Security reforms including red-teaming and more robust training of operatives are planned.
Jordanian intelligence authorities warned the CIA that the source who killed nine people at an agency base in Afghanistan last year might be a double agent, CIA Director Leon Panetta told The Washington Post and other media outlets.
A classified report on the incident cites a series of systemic failures that led to the Dec. 30 incident, in which Saudi-born Jordanian physician Humam Khalil Abu-Mulal al-Balawi, AKA Human Khalil Muhammad, entered Forward Operating Base Chapman in Khost Province and detonated a concealed bomb, Panetta said. The suicide attack killed five veteran CIA operatives, two agency contractors, an Afghan driver, and al-Balawi’s handler from Jordan’s General Intelligence Directorate (GID).
Reports soon after the incident cast it as an embarrassment for the GID. Panetta, however, told the Post that al-Balawi’s behavior raised red flags with Jordanian officials:
According to Panetta's account, in early December a Jordanian officer approached one of his CIA counterparts in Amman, Jordan, to share his doubts about Balawi's trustworthiness. The Jordanian said he worried that Balawi might be a double agent, citing behavior that he considered troubling. It was peculiar, the Jordanian said, that Balawi had repeatedly sought to persuade the Americans to meet him in the Taliban stronghold of Miram Shah, a city in the North Waziristan region of Pakistan.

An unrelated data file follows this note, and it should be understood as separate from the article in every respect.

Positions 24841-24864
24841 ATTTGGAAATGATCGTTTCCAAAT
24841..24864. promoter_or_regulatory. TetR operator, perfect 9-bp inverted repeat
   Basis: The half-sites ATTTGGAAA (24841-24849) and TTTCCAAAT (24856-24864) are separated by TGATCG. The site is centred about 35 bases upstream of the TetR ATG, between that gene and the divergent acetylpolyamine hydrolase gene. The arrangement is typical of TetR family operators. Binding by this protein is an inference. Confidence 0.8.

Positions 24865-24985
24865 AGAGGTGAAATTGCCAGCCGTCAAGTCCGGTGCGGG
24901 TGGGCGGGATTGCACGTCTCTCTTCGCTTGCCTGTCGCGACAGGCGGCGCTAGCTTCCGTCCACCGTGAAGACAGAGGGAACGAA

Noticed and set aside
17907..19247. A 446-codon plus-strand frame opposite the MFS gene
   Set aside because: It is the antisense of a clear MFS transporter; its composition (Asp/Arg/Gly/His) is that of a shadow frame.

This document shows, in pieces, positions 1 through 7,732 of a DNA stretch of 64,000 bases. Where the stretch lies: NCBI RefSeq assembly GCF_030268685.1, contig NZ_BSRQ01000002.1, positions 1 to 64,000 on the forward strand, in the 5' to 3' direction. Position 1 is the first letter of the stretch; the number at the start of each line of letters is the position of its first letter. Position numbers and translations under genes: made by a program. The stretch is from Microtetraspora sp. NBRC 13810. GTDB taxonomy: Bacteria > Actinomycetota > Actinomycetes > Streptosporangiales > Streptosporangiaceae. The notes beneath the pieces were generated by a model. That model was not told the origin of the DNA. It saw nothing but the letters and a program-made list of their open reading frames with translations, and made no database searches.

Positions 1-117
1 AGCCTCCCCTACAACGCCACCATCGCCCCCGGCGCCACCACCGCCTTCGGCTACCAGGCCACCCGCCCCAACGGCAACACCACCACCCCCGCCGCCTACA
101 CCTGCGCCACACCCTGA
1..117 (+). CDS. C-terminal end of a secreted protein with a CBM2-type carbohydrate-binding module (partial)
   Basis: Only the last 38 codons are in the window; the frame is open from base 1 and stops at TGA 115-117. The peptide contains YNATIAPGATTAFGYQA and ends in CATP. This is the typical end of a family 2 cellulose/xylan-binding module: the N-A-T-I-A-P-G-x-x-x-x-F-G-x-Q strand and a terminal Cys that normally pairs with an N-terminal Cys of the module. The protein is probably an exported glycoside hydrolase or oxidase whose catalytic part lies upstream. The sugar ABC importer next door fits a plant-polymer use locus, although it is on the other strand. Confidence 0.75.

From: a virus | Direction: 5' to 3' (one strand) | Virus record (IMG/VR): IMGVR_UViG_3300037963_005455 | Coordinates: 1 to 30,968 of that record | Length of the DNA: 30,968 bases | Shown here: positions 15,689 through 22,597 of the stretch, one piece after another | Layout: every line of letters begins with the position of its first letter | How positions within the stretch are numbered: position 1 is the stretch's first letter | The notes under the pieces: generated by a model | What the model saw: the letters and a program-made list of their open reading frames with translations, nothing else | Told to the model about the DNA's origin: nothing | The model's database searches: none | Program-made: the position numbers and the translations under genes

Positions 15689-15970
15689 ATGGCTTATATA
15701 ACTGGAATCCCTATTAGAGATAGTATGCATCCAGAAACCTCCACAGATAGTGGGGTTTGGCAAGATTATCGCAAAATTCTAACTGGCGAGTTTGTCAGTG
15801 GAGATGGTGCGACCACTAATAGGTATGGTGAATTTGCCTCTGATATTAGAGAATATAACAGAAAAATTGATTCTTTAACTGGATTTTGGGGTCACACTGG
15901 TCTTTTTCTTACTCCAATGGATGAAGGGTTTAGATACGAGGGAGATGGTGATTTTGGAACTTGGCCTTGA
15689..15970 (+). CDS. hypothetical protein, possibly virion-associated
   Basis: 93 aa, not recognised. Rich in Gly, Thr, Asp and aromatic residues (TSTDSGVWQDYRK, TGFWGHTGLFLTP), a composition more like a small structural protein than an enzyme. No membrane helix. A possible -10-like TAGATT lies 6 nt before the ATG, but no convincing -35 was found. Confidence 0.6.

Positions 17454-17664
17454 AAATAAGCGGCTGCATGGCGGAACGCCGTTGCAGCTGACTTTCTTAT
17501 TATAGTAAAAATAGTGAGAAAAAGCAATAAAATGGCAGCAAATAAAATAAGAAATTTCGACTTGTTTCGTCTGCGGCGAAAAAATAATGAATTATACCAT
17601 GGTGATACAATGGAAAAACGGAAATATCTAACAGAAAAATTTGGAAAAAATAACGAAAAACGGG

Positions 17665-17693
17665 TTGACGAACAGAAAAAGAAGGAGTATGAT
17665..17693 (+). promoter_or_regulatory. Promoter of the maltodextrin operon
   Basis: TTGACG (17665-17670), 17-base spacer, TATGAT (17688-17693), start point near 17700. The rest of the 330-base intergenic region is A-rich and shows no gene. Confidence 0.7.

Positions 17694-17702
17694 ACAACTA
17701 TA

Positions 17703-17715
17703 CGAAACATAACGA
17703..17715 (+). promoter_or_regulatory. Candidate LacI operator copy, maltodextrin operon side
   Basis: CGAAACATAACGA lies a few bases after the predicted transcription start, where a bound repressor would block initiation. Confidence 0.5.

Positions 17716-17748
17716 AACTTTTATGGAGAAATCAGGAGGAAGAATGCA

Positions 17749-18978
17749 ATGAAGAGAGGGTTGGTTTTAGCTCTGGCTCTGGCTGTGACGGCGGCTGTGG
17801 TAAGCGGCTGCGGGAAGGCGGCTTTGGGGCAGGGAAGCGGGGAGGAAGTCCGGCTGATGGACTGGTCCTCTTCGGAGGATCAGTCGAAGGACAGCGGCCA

The Jordanian cautioned that Balawi "may be trying to lure us into an ambush," Panetta said.
The GID shared its concerns with a CIA contact, but the official attributed the dissent to infighting within the GID and did not pass them on within the CIA, according to the report.
The GID initially found al-Balawi through his posts on extremists Web sites. The agency and its U.S. counterpart thought that as a radical and a physician he could possibly provide access to al Qaeda second-in command Ayman al-Zawahiri, who is also a doctor.
When it was revealed that al-Balawi gained entry to the CIA base without full security screening, observers speculated that the agency relaxed procedure out of eagerness and a reluctance to offend a potentially valuable source. Panetta, however, said that sources in the region were typically screened and searched after entering facilities, so that locals would less likely to spot them entering. Al-Balawi was about to be searched when he detonated the bomb, according to reports, and the CIA changed the policy after the attack.
Further security reforms are forthcoming, Panetta said, including more rigorous security training for operatives working overseas, and red-teaming to spot security vulnerabilities at sites overseas.
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